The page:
US Government Gets Serious about Preventing Bribery by US Companies Operating Overseas. The Trinidad and Tobago Transparency Institute is a Chapter of Transparency International. Boyd Reid is its Secretary. A few days ago he circulated a very interesting article published by the Financial Times on 16 October. It reads as follows:
Bribery is too much like hard work
By Patti Waldmeir
Financial Times - FT.com Europe, October 16 2007
Bribery is not what it used to be: these days it is too much like hard work. The man in the safari suit can no longer just hand over a bagful of cash; corruption has had to get creative.
Paying for prostitutes is obviously outré, and Swiss bank accounts are so 1970s. For most even half-reputable US multinationals, paying a bribe these days means evading armies of accountants and auditors, deceiving dozens of lawyers and compliance officers, and fooling the born-again anti-bribery fundamentalists who enforce America's dreaded Foreign Corrupt Practices Act (not to mention the Chinese or Nigerian fraud squads).
For oil companies in some countries, there may be no reasonable alternative to bakshish; but other companies in other countries must ask themselves: is corruption worth the cost? This is not a moral question - on a strict calculus of risks and rewards, bribery may be too high a cost of doing business.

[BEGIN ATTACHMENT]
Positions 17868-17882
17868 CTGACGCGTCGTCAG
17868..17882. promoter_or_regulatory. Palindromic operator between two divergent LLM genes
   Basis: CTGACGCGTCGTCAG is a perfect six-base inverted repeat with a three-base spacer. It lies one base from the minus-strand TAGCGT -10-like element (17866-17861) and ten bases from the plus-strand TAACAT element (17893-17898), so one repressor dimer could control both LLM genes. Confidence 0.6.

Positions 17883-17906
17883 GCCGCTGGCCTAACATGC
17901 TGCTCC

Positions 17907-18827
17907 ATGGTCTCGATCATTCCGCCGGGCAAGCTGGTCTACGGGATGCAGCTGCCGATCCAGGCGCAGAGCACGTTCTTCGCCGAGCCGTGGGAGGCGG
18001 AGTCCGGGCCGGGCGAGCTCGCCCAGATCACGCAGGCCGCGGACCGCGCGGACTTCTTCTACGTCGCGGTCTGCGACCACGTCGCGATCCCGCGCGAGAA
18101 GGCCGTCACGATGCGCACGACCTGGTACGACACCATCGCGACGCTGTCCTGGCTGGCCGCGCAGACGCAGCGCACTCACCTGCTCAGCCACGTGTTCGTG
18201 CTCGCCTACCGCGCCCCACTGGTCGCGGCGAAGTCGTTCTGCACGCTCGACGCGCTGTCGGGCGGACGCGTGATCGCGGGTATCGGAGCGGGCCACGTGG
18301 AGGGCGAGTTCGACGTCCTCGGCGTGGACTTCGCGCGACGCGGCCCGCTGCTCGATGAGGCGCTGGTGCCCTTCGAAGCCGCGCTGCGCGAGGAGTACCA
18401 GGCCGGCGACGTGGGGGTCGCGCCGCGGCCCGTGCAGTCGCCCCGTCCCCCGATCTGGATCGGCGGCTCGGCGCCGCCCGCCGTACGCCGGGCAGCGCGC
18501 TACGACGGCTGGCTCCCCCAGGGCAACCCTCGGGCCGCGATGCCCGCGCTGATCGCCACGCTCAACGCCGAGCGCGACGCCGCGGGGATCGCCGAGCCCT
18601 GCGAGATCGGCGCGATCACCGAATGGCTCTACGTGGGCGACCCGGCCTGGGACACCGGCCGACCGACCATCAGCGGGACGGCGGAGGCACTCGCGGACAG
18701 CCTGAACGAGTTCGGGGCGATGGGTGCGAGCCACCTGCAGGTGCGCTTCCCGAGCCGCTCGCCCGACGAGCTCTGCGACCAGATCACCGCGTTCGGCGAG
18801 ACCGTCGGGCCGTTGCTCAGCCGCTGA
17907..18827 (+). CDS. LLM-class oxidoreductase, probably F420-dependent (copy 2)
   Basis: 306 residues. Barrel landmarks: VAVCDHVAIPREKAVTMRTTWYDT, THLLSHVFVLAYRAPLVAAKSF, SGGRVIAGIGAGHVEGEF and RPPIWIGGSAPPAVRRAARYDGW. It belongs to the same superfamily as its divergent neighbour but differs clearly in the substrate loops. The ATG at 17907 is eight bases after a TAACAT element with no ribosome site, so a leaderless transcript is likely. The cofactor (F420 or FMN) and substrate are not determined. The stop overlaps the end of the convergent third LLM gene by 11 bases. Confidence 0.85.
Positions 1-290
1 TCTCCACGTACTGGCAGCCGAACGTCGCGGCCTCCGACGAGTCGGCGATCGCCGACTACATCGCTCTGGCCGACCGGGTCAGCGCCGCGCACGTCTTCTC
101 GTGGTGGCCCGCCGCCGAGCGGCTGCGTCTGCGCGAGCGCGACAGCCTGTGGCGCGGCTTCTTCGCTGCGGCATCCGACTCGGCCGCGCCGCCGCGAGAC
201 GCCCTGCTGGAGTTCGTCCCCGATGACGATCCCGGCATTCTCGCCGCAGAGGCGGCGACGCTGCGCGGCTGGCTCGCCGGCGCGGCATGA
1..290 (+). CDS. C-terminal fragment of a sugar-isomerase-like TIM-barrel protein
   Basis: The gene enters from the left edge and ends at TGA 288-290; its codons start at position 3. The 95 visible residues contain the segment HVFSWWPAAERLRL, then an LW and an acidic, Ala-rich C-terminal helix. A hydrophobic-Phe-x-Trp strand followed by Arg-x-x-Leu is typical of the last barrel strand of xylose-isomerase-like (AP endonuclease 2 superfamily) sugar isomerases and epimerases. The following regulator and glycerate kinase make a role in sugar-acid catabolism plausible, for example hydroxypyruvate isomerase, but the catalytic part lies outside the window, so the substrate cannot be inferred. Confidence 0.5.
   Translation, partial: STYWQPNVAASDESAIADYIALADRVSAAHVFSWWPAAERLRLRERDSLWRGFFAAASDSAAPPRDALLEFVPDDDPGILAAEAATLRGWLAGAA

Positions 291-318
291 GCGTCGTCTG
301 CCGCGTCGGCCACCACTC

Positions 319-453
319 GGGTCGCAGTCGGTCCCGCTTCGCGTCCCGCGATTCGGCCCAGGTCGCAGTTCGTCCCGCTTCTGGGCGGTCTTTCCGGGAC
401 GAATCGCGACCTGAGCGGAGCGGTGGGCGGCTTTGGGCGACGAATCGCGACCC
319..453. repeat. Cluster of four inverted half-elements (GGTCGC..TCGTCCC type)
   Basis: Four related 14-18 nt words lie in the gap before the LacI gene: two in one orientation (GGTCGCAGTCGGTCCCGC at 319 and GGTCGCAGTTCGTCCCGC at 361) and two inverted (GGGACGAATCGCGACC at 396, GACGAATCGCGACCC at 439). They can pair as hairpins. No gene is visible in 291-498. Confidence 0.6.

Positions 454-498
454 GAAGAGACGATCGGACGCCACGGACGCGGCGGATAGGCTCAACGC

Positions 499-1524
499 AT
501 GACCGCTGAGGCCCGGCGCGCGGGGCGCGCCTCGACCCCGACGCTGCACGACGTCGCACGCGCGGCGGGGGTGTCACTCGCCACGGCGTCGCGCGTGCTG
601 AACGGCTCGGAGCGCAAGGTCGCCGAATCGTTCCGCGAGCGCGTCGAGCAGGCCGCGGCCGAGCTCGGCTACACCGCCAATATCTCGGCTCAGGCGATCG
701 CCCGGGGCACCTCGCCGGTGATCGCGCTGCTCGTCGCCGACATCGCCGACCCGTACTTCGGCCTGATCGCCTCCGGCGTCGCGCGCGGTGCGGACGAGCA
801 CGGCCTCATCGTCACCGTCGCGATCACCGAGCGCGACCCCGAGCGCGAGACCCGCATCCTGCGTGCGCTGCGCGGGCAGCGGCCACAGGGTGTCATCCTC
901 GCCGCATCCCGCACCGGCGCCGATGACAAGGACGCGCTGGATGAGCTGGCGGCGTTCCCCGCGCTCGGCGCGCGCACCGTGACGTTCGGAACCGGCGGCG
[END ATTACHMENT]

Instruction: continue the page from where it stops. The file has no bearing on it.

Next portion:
That, at least, was the message earlier this month when the top
When that African official asks for help getting the son of his second cousin twice removed into an elite American private school, just say No - who cares if he is paying the tuition; the cost of admission is priceless. When a rogue provincial official tries to shake you down for protection money, refuse - try to get the
The consternation in the room was palpable, as Mark Mendelsohn, the top FCPA enforcement official at the
Anyone who has ever run into a drunken soldier on an African back road at night knows that in some countries, No is not the right answer. And abandoning those markets altogether - for an oil company in
Ms Scarboro made clear afterwards that giving up on corrupt countries was not the only option: the wise company will structure its relationships with foreign public officials to avoid any suggestion of impropriety. But, in the end, the board may have to decide "if that's a place where they want to do business". If the country is dispensable to the company's operations, the best answer might be to pull out.
"The government is not completely unrealistic about what it's like to do business in some parts of the world," says Bruce Yannett of law firm Debevoise & Plimpton. The consensus among the legal experts at the conference was: spend lots of money training employees, monitoring local business partners, auditing foreign operations, launching dawn raids and surprise audits to make sure no one is disguising bribes as travel expenses - and you should just about survive. Paying bribes these days is just too costly.
The Financial Times Limited 2007
I do not know about you, but I was tremendously relieved by what this article revealed. For too long, US law enforcement authorities have turned a blind eye at their citizens venturing overseas and brazenly offering to pay bribes to local officials. It has been notorious around the world for decades. They often shelter behind the excuse that that is the way business is done in the
Now, for the protection of all of us in the